The only way that neither Arroyo and Richie get into the “final,’ as this writer sees it, is if they divide the “new’ vote fairly evenly while one or more of the “traditionals” generate a large voter turn out from their bases.

This outcome could happen. For example, there’s no candidate from South Boston. No region of the city turns out voters as numerously as Wards 6 and 7. Trust me: 8,000 votes in the “primary” from South Boston would surprise no one. If a “traditional” can dominate these 8,000 votes — nobody expects a “new Boston” candidate to do that — added to his base, he will surely win the “primary” and gather strong further support for the “final.”

It is THAT prospect that Walsh, Connolly, and Conley, especially, as Irish-name candidates, are now fighting for. It is why on April 30th, when Southie participated in electing a new State Senator for the First Suffolk District, Dan Conley spent the day greeting voters at Southie polling places. South Boston will get plenty of candidate attention during this next month.

But so will Mission Hill, the South End, Back Bay, and the new Downtown, Navy yard, and Seaport.  A gold mine number of voters — at least 40,000 total, in wards 2, 3, 4, 5, 6, and 9 — resides here, many of them high income, highly educated — exactly the sort of motivated and progressive voters that any “new Boston’ candidate shares political DNA with. All that’;s needed is for “hew Boston” candidates and “new Boston” voters to find each other.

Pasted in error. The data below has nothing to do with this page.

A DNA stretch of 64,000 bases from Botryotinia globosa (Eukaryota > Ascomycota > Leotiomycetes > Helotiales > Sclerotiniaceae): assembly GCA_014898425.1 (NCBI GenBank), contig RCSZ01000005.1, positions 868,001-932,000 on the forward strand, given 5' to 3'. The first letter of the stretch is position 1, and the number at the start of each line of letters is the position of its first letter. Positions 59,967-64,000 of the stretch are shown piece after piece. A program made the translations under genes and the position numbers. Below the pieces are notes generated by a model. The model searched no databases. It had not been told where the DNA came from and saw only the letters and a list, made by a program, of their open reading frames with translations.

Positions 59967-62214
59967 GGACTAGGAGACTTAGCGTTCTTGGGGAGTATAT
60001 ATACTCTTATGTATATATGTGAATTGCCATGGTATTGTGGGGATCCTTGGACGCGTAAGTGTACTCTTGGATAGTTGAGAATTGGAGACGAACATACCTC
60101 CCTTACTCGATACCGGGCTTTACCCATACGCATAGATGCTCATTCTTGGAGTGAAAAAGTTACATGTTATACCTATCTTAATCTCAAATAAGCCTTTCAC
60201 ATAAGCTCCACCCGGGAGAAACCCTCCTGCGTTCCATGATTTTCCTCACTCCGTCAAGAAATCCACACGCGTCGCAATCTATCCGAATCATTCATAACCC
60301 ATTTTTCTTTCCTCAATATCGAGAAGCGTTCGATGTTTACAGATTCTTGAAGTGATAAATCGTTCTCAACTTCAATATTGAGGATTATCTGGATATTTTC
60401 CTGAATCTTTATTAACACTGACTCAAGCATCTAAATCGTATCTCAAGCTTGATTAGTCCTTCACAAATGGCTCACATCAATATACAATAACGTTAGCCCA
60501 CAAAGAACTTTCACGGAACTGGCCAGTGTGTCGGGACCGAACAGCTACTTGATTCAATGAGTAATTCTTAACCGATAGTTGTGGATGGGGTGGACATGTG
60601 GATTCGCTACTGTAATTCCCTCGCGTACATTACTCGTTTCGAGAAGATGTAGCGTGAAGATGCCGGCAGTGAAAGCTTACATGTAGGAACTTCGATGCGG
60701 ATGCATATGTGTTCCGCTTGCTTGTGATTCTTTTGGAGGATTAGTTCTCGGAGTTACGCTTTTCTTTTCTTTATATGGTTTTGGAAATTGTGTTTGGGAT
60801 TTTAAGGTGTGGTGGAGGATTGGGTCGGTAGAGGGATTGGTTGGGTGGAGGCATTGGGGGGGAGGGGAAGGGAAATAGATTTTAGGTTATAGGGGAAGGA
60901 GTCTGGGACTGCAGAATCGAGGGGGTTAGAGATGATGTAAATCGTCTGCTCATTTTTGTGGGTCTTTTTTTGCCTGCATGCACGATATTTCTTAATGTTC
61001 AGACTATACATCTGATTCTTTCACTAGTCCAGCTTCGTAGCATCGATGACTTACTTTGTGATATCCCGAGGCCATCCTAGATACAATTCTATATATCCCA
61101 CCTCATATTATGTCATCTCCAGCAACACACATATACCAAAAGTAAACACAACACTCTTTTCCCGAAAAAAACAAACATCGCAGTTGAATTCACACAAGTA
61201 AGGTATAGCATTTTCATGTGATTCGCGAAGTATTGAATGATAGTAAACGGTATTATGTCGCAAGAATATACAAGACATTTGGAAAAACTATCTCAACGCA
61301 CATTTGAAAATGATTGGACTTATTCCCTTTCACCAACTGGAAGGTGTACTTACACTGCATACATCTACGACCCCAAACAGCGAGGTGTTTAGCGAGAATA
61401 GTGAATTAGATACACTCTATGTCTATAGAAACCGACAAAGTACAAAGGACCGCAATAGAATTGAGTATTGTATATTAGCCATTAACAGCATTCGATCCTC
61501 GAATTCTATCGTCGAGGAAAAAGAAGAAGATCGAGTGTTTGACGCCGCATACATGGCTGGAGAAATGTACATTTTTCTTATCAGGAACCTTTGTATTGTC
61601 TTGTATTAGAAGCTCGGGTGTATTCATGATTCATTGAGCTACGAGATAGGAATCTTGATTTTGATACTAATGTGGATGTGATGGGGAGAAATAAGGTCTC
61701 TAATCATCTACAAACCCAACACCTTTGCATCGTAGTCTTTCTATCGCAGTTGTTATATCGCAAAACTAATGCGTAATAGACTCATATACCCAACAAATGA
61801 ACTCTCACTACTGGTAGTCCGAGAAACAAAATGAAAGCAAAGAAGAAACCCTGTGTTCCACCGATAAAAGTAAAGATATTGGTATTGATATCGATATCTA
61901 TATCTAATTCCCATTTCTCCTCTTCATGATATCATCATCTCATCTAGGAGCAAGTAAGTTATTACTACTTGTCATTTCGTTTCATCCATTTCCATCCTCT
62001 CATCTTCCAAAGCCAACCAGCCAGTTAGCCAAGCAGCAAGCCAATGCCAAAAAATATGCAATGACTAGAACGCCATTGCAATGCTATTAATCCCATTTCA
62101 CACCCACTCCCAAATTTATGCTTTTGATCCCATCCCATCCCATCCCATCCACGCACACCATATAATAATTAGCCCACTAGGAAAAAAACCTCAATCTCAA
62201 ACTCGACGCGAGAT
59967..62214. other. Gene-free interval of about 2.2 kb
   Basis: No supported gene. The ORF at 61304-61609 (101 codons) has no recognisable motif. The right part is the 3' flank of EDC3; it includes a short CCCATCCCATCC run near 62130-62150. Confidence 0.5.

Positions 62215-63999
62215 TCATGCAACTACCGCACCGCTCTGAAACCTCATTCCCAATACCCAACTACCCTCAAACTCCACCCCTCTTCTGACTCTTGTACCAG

That is what the month of June will surely be about in the heart of our City.

After that, the campaign changes. It spreads out, putting a premium on large organizational effort. Many Boston people go to Cape Cod for the summer or on every summer weekend. Candidates will almost certainly be seen meeting and greeting at Falmouth happy hours, Hyannis lawn parties, and Dennis clam shacks. Sign holders will line the Sagamore and Bourne bridges and the sides of routes 28 and 6. Meanwhile, other volunteers will be canvassing stay-at-homes in the more voter- accessible neighborhoods, shaking hands at senior citizen centers, greeting revelers at outdoor festivals, and phone-banking the less accessible. Campaigns’ social media overseers will be working overtime. Here too, chance favors the “major” candidates. “Their” voters are used to seeing mayors and mayor hopefuls all the time and know who is who and who isn’t.

Enormously so. But that’s for July and August. Meanwhile there’s June, a month of campaigning everywhere inside the Boston city limits during which a last pre-primary effort will be made to reach out and touch voters not yet committed to, or even focused on, any candidate. Expect agenda announcements galore and the beginning of what will eventually be an avalanche of “key’ endorsements.

———- Michael Freedberg, “Here and Sphere”